Nigeria’s fresh appeal won’t stop assets’ seizure – P&ID
The Process and Industrial Development Limited has said Nigeria’s fresh appeal moves will not stop it from commencing the seizure of the country’s assets.
It said the Federal Government must meet the deadlines for the payment of $200m security deposit and £250,000 cost awarded by a London court on September 26.
The Minister of Information and Culture, Lai Mohammed, had said on Wednesday that the Federal Government had directed its lawyers to seek the leave of the court to appeal against last week’s ruling of Justice Christopher Butcher of the Commercial Court in London imposing the payments as conditions for granting a stay of execution of a $9.6bn award in favour of P&ID.
The court’s ruling ordered Nigeria to pay $200m security fund into the court’s account within 60 days as the condition for granting the nation’s request to stay execution in the $9.6bn award in favour of the P&ID, and £250,000 cost to the P&ID.
But responding to The PUNCH’s request for its reaction to the fresh development, P&ID, through a London-based public relations firm, iNHouse Communications, which it engaged in the aftermath of the controversial $9.6bn judgment, said it was confident Nigeria’s fresh appeal would not succeed.
A statement attributed to a P&ID’s spokesperson in the iNHouse’s reply, read, “The English Court ordered Nigeria to pay US $200 million as security, plus GBP 250,000 to P&ID for its legal costs, as a condition for any stay of execution while Nigeria appeals the August judgment.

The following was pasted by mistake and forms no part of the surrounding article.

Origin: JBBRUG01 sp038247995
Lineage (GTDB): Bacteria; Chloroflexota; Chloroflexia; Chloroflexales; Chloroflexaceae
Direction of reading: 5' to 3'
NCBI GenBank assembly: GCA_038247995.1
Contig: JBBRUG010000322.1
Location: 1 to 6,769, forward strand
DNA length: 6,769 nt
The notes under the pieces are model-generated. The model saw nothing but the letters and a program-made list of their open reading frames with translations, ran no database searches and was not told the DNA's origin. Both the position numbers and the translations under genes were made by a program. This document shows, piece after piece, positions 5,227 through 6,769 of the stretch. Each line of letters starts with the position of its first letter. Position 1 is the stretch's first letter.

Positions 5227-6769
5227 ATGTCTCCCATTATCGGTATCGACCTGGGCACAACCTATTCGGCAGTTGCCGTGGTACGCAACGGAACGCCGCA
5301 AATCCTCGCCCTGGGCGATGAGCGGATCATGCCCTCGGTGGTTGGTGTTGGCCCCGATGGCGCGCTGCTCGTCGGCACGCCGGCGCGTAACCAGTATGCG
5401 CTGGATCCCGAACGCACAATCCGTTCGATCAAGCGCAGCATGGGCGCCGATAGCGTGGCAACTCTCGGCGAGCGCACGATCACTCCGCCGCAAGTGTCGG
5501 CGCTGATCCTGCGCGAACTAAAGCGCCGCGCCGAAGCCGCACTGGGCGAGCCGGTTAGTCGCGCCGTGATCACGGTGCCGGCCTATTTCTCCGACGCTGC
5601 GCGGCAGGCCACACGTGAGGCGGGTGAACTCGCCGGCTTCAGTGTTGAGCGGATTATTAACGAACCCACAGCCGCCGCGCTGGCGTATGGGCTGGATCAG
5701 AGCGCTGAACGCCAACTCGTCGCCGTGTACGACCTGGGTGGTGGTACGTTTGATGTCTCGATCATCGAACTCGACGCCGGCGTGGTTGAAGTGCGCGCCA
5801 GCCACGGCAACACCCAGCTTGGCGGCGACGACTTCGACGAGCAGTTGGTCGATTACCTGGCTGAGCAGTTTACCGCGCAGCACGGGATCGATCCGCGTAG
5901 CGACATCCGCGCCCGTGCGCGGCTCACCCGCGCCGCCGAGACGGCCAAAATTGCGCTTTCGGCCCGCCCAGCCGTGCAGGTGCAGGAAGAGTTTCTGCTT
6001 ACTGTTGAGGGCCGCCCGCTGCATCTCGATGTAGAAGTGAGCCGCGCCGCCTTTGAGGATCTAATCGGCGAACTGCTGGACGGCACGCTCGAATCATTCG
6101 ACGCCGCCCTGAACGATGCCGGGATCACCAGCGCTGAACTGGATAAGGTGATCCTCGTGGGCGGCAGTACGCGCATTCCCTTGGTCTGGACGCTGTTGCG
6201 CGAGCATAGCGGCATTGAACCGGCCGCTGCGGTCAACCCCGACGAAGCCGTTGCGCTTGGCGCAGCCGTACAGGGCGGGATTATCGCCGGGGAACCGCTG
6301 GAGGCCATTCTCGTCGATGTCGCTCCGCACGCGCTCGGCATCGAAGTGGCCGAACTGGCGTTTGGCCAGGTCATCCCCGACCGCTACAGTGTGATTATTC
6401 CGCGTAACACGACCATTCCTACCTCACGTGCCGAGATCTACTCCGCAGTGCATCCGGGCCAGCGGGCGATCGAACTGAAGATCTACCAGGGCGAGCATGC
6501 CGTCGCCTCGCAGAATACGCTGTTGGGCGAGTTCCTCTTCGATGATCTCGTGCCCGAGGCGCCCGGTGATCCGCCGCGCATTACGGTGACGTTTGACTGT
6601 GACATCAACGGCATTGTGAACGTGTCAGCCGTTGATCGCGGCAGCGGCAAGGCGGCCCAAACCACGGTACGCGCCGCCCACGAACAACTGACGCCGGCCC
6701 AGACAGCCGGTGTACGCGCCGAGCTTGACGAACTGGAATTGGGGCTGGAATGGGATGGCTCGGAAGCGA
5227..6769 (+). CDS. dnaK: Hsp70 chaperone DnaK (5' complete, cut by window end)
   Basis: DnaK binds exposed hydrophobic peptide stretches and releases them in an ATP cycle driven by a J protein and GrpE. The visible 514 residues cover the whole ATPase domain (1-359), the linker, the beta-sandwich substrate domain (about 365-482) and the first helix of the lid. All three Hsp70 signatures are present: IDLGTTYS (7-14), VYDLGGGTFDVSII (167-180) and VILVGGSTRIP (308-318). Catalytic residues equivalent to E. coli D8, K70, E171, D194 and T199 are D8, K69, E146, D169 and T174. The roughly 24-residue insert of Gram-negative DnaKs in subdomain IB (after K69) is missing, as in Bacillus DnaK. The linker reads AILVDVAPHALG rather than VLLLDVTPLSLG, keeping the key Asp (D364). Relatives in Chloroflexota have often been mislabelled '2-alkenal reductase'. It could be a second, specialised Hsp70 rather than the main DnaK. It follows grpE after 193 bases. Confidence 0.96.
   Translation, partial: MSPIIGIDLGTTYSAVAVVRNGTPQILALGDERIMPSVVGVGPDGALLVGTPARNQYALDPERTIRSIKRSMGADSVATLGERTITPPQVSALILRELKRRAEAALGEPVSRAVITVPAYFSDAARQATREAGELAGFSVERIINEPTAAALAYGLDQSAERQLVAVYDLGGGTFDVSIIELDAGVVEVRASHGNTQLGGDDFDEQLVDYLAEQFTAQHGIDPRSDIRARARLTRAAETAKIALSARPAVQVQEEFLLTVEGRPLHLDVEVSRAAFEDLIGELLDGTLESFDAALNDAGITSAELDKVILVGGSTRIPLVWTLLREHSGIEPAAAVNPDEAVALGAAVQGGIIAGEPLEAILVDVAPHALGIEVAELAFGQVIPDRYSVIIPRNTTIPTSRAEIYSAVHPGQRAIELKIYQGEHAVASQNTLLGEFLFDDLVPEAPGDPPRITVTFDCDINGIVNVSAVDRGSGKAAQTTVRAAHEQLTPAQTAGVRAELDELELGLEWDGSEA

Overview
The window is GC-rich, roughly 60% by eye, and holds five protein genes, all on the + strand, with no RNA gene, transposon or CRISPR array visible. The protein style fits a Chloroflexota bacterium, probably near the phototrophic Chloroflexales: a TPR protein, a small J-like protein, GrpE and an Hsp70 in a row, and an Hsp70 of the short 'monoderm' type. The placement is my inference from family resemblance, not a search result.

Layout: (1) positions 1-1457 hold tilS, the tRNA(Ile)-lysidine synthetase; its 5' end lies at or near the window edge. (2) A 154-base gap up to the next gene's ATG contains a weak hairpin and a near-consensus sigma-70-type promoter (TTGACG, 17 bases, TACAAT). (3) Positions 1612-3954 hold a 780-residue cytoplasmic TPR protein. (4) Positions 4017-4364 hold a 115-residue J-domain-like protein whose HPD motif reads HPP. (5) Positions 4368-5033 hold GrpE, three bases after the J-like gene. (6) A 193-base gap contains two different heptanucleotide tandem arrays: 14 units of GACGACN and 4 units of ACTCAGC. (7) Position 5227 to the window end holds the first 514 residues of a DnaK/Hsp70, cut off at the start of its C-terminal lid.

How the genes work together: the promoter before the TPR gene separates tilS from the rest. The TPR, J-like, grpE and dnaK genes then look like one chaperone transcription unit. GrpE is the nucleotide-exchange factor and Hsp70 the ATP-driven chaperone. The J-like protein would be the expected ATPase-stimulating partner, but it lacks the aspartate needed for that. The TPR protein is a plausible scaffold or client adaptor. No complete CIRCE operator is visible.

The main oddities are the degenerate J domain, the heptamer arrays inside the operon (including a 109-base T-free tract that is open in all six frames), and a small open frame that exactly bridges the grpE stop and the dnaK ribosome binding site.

“The English Court rejected Nigeria’s application for permission to appeal the payment requirement. We are confident that Nigeria will fare no better with the Court of Appeal. If Nigeria refuses to pay, P&ID will be allowed to start seizing its assets.”
Nigeria’s Information minister had said on Wednesday that the Federal Government retained international legal firm of Curtis, Mallet-Prevost, Colt & Mosle LLP, for the case.
Mohammed argued that contrary to claims by the P&ID and “its cohorts”, the government delegation’s trip to London (for the September 26 proceedings) was a successful one.
Apart from the $200m, the minister had said the government would be able to seek refund of the £250,000 it was asked to pay to P&ID if the appeal succeeded.
Describing the delegation’s mission as a huge success, the minister had said the firm had every reason to be worried that the $9.6bn arbitration awarded to it had a good chance of being overturned.
He said, “The Federal Government has a good chance of being successful in its impending appeal, otherwise the Commercial Court would not have allowed the appeal.
“Please note that Nigeria will be able to demand a refund of the 250,000 GBP payment to P&ID where the government wins on the appeal. This fact is being hidden by those who have been spinning the London judgment in their own favour.
On the $200m payment as a condition for the granting of the stay of execution, Nigeria has instructed its lawyers to seek the leave of the Court of Appeal to appeal against that payment.
Justice Butcher of the London Commercial Court had ruled on August 16, 2019 that P&ID had the right to seize $9.6bn in Nigeria’s assets.
The court’s ruling bordered on a 2010 contract Nigeria signed with P&ID for the company to build a state-of-the-art gas processing plant to refine natural gas (“wet gas”) into “lean gas” that Nigeria would receive free of charge to power its national electric grid.
The agreement suffered a setback and the P&ID won a $6.6bn arbitration award which in addition to interests rose to $9.6bn.
The London court in August this year affirmed Nigeria’s liability to pay the sum of $9.6bn to P&ID.
Nigeria returned to the court on September 26 to stop P&ID from enforcing the judgment.
The Federal Government got a leave to appeal and a conditional stay of execution while pursuing its appeal against the judgment.